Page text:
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Want to spend a few days in this idyllic island group north of Central Java? If you’ve done any research, you might think it’s fairly straightforward: starting from Semarang, take a bus to Jepara, hop on a ferry or fast boat (or charter plane if you have the money to drop) and bam, you’re in paradise.

The ferry time from Jepara to Karimunjawa is available on a few websites and they’re fairly consistent, but I couldn’t find certain information on the bus from Semarang to Jepara, and I thought no problem, I could figure it all out once I was in Semarang. It’s always much easier on the ground.

And it is. But my big mistake was that I asked around at my hostel and tried to call various numbers from brochures. People don’t always pick up, and when they do, they might not speak enough English to communicate with me.

In the end, I did get all the information I needed, but it was too late and I had to ditch my island getaway weekend. Now I’m passing what I’ve gathered onto you so you don’t have to waste time and can plan better than I did.

There are 3 important things to remember:

1. The first thing to do in Semarang is to stop by the Tourist Information Center TIC for the most up-to-date timetables.
2. You have to be in Jepara the day before you depart for Karimunjawa.
3. There are no ferries or boats departing Jepara on Thursday or Sunday (as of July 2014). There are no ferries or boats departing Karimunjawa on Friday (as of July 2014).

Now, step by step:

1.  Arriving in Semarang, immediately go to Tourist Information Center TIC for the most up-to-date shuttle and ferry schedules. The TIC is located at #147 Jalan Pemuda. It’s a big building and can be easily spotted thanks to the red Pandu taxis that park in front of it.

In the back of the TIC are the offices of Yoglosemar (Yogyakarta – Semarang and Solo – Semarang shuttle busses) and Central Java (Semarang – Jepara shuttle). If you arrive by a Yoglosemar bus, for your convenience, make sure you get off at the TIC (last stop).

2. Take the shuttle bus from Semarang to Jepara. This trip takes 3.5-4 hours. If you want to take the fast boat, you have to leave Semarang in the morning in order to arrive in Jepara before 4pm so you can go buy ticket before the office closes.

Here’s the shuttle schedule as of July 2014. The shuttle leaves from the Central Java office in the back of the TIC building.

(departing Semarang and Jepara at the same time)
Monday: 06:00, 10:00, 14:00, 17:00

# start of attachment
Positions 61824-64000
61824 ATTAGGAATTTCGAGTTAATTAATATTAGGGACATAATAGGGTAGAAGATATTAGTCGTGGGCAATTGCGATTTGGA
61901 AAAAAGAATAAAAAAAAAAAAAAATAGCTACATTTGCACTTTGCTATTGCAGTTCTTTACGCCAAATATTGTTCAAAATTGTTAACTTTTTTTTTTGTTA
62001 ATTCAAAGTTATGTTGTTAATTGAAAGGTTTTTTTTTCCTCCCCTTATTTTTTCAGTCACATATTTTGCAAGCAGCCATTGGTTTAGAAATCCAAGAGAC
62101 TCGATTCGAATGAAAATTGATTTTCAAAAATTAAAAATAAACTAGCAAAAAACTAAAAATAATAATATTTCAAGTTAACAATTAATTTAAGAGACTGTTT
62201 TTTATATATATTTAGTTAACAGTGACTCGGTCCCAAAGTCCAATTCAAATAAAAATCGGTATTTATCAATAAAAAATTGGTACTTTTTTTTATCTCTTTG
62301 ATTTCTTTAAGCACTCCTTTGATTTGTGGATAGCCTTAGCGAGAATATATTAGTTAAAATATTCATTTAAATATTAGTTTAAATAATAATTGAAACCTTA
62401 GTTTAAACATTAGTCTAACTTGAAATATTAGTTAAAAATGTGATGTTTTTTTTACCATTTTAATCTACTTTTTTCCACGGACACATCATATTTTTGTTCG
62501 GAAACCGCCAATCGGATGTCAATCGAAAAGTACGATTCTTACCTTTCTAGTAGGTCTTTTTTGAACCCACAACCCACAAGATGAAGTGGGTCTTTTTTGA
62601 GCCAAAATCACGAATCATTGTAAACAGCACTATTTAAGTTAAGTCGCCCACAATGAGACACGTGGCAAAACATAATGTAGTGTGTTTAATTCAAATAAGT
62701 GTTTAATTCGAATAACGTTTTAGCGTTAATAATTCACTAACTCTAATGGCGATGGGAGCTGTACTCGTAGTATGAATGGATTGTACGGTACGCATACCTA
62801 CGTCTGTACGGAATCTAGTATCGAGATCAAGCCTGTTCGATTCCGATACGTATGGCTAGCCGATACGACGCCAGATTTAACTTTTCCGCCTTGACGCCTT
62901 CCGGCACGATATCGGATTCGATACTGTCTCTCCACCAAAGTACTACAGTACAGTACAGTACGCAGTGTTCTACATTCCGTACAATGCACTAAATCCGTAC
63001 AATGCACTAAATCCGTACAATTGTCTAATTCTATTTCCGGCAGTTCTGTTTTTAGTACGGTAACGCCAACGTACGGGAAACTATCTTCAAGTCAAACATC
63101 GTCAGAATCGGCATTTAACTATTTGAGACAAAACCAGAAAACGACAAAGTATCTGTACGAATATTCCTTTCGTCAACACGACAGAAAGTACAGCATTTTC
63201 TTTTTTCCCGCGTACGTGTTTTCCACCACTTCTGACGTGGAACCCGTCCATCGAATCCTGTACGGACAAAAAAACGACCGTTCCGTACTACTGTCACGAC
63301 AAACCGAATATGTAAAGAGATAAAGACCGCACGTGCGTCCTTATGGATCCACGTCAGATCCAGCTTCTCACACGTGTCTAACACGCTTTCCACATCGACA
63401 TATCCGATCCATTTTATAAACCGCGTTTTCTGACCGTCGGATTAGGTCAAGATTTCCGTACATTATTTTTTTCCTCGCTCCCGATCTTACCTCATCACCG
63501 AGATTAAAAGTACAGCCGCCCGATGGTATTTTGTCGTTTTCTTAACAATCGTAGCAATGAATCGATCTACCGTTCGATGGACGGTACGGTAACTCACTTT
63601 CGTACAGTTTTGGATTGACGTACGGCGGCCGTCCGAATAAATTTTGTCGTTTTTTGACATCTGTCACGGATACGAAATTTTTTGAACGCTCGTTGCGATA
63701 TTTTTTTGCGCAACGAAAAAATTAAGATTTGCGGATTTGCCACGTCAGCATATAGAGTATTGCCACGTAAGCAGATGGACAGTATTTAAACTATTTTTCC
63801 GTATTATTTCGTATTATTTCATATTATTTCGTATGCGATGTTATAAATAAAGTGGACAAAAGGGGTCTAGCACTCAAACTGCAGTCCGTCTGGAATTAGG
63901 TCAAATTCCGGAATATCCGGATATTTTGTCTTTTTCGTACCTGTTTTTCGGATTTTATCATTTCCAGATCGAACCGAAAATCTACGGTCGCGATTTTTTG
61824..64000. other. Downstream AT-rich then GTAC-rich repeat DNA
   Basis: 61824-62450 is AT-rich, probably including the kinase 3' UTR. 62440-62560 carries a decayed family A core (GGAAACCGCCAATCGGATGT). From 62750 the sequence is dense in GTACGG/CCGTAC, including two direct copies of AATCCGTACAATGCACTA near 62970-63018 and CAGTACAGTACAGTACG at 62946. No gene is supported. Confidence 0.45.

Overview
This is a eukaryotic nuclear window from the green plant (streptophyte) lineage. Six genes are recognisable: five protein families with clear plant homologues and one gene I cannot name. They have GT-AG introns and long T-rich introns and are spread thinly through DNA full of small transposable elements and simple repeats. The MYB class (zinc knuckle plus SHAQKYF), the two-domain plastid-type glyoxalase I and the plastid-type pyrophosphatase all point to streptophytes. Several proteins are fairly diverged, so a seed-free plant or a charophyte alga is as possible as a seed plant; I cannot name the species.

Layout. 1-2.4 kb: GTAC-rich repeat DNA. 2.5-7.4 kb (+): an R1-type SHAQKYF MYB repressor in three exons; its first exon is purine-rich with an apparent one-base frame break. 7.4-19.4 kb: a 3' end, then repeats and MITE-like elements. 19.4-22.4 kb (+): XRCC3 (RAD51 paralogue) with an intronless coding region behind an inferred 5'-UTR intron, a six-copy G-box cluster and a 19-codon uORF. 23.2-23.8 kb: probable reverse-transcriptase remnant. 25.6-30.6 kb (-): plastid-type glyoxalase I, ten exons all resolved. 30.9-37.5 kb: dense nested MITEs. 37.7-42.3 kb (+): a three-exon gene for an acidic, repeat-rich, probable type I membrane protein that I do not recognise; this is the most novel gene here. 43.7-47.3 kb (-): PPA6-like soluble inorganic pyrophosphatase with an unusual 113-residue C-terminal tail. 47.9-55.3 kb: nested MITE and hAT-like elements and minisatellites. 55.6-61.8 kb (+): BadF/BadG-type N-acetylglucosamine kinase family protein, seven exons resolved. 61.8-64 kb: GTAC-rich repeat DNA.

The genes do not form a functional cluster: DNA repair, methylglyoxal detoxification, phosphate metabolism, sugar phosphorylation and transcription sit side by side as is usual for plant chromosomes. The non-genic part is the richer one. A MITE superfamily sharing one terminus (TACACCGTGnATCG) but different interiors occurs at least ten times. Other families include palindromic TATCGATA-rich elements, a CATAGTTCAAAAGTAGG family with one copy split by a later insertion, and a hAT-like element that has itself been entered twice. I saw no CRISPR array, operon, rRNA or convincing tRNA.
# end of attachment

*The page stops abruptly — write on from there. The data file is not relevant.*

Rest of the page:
Tuesday – Friday: 07:00, 10:00, 14:00, 17:00
Saturday – Sunday: 07:00, 10:00, 13:00, 16:00

3. Take the ferry or fast boat from Jepara to Karimunjawa. You need to buy ticket for the fast boat the day before. No need for the ferry. The fast boat takes 2 hours, the ferry takes 5 hours.

Jepara – Karimunjawa

Mon Tue Wed Thu Fri Sat Sun
Fast boat 11:00 11:00 x x 14:00 11:00 x
Ferry 09:00 x 09:00 x x 09:00 x


Karimunjawa – Jepara

Mon Tue Wed Thu Fri Sat Sun
Fast boat 14:00 x 11:00 x x 08:00 14:00
Ferry x 09:00 x 09:00 x 09:00


P/S 1: Semarang – Karimunjawa boat: This service starts July 26, 2014. The boat leaves Semarang at 9:00 on Saturday and returns from Karimunjawa at 13:00 on Sunday, taking 4 hours one-way. Sounds pretty convenient if you want a short weekend trip.

P/S 2: Tour packages are available, leaving from either Semarang or Jepara. 2d1n: Rs. 850,000/pax. 3d2n: 1,150,000/pax. 4d3n: Rs. 1,250,00/pax. Prices include accommodation, meals, transfers, boat tour, entrance fee. Contact at the Tourist Information Center in Semarang.


We took them all!

Tricycles, or trikes, pedaled or motorized:trikes

inside trike

Another model:


Nice bus:

nice busLess nice bus

less nice bus

Shuttle van:van

The famed decked-out jeepney: cheap and convenient, only 8 pesos a ride, but at risk of diesel exhaust poisoning.


Another color scheme:

jeepney (2)

Public bangka (outrigger boat): if you take them on rough days like we did, you’ll get a free workout for your arms, from holding down windows and canvas flies to keep the water out.


Ferry: this one was 16 hours from Surigao to Cebu. I didn’t pee not even once. Flanked on 2 sides 3ms away from our berths were the men and women bathroom so we periodically got a lovely whiff. But at least we stayed dry in the middle and didn’t got splashed on by the rain and the water.

ferry (2)


Not pictured: habal-habal, customized motorcycle taxis. They usually have canopy on top and a few other adds-on to increase carrying capacity, e.g. panels on two sides. In Siargao, we rode from Cloud 9 to the ferry terminal on 1: the driver, me, Col, our 2 backpacks and 1 carry-on suitcase. My ass was ready to fall off the seat at all time.

picked Dave up at Daewoo hotel, went to look for a xe om driver to take him home. Seeing his white skin, they decided to double the price. I could have easily paid 15,000VND but didn’t like that attitude so I bargained. All of them made a volte face and started berating me.

at each crossroad, after the red light’s turned green, everyone, lips tightened, struggles to speed forward, but sometimes no one can move because it’s too crowded. And for some reason, people still honk endlessly. What do they think it’d solve? I notice that most of them drive (or at least the honk sounds like it comes from a car).

today when we got to Canh, there were cars in both directions so they slowed down so as not to scratch each other. Some motorbikes “mindlessly” took to the left and ended up stopping right in front of the cars going in the other direction. Traffic Jam!

Sometimes it’s just hard to understand. Is it because they think for themselves (although in the long run they don’t gain a thing) or because they can’t think for others?